Employer contributions to a qualified plan are deductible up to certain limits. The contributions, along with any earnings and gains, are generally tax free until distributed.

  1. Deduction limits - The deduction limit depends on the type of qualified plan.
    • Defined contribution plans - Deduction cannot be more than 25% of the employee's compensation.
      • Self-employed - Must reduce this figure to take into account the deduction for one-half of the self-employment tax and the deduction for contributions on the self-employed individual's behalf to the plan. The self-employed individual uses a net earnings figure to calculate the appropriate deduction limit.
    • Defined benefit plans - Deduction is based on actuarial assumptions and computations. An actuary must calculate the deduction limit.
  2. Defined contribution limits - Annual contributions and other additions (excluding earnings) cannot exceed the lesser of the following amounts:
    • 100% of the participant's compensation.
    • $52,000 (for 2014).
    • Excess annual additions - Amounts contributed to a defined contribution plan that exceed contribution limits. A plan can correct excess annual additions caused by the following actions:
      • Reasonable error in estimating participant's compensation.
      • Reasonable error in determining the permitted elective deferrals.
      • Forfeitures allocated to participant's accounts.
    • Correcting excess annual additions - A plan can correct excess annual additions in the following ways:
      • Allocate the excess to other plan participants to the extent of their unused limits.
      • If these limits are exceeded, do one of the following:
        1. Hold the excess in a separate account and allocate to participants in the following year before making any contributions for that year.
        2. Return employee after-tax contributions or elective deferrals.
  3. Defined benefit limits - The maximum contribution is the amount needed to provide an annual benefit no larger than the smaller of $210,000 (for 2014) or 100% of the participant's average compensation for his or her highest three consecutive calendar years.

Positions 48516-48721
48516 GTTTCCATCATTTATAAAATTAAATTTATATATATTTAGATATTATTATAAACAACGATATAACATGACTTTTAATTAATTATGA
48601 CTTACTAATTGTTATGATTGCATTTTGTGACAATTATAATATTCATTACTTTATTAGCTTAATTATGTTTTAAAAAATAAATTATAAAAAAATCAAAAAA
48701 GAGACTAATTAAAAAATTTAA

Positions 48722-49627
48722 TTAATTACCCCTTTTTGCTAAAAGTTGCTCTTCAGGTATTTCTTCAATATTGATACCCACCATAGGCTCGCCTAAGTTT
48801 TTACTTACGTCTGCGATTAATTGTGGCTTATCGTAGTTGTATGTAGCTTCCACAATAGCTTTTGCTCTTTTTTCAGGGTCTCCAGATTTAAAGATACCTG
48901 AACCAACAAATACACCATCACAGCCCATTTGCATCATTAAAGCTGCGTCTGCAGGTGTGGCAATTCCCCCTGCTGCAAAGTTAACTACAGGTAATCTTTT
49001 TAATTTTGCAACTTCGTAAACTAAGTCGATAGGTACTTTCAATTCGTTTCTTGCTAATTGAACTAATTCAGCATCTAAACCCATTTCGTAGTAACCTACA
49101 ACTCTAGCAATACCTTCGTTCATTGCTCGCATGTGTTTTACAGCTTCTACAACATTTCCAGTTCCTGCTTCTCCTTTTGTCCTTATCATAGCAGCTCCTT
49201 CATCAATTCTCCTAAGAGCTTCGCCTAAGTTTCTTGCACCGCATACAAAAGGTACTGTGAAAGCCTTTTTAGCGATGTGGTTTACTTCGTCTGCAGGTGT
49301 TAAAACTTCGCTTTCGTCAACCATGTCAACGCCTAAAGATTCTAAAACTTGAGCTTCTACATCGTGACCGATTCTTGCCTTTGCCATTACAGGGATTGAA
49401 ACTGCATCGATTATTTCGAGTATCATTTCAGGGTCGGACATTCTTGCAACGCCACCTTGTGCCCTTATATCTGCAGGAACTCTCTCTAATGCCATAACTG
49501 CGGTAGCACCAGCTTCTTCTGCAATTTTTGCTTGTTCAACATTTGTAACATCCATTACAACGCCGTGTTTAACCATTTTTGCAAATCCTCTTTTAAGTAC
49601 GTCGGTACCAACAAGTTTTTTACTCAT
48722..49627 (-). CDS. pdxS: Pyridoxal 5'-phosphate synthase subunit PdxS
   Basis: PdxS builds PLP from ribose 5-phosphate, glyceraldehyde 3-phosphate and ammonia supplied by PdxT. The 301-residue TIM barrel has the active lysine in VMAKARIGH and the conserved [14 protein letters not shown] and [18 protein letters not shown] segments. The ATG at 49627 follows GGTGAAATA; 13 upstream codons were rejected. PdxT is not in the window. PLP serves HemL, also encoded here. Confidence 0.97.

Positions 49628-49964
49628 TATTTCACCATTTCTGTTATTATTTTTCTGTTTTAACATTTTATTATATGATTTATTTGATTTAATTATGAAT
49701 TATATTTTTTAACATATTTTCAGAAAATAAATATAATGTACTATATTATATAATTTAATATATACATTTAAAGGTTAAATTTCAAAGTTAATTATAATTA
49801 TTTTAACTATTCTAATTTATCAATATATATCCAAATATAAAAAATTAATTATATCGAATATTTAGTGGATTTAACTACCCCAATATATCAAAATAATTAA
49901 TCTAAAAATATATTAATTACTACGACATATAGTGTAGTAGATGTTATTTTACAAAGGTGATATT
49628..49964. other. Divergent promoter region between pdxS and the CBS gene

4. Annual compensation limit - The maximum compensation that may be considered for qualified plan purposes is $260,000 (2014, indexed for inflation).
  5. Definition of compensation - The IRS defines compensation to include all of the following:
    • Defined contribution plans - Deduction cannot be more than 25% of the employee's compensation.
      • Self-employed - Must reduce this figure to take into account the deduction for one-half of the self-employment tax and the deduction for contributions on the self-employed individual's behalf to the plan. The self-employed individual uses a net earnings figure to calculate the appropriate deduction limit.


Top heavy plans

Related Articles
  1. Retirement

    Why are 401(k) contributions limited?

    Find out why contributions to 401(k) retirement plans are limited, including what the current contribution limits are and how limits encourage participation.
  2. Retirement

    Retirement Planning for the Self-Employed

    How to select a qualified retirement plan if you are self-employed and have no employees.
  3. Retirement

    401(k) Contribution Limits in 2016

    Find out what the contribution limits are for 401(k) retirement savings plans in 2016, including individual, employer and aggregate limits.
  4. Retirement

    What's a Defined Contribution Plan?

    A defined contribution plan is a company retirement plan that specifies the amount of money contributed to it.
  5. Personal Finance

    529 Plan Contribution Limits in 2016

    Learn about the contribution and account balance limits on 529 plan accounts and discover how these contribution limits differ in each state.
  6. Retirement

    Plans The Small-Business Owner Can Establish

    Don't hesitate to adopt a smart plan for you and your employees.
  7. Retirement

    It’s Never Too Late to Contribute to Your 401(k)

    Find out why it is never the wrong time to start contributing to a 401(k), even in your late 30s, 40s or 50s; discover how to maximize your savings at any age.
  8. Financial Advisor

    Don't Miss These Tax Deductions

    Knowing the tax deductions you're entitled to can make or break your bank account. Do you know about all these insurance-related deductions?
  9. Financial Advisor

    Are Cash Balance Pensions the Best for Small Biz?

    Are cash balance pensions the right solution for your small business clients? Here's why they may or may not work for your firm.
  10. Financial Advisor

    Tips on Charitable Contributions: Limits and Taxes

    An overview of the limits and tax deductions of charitable donations.
Trading Center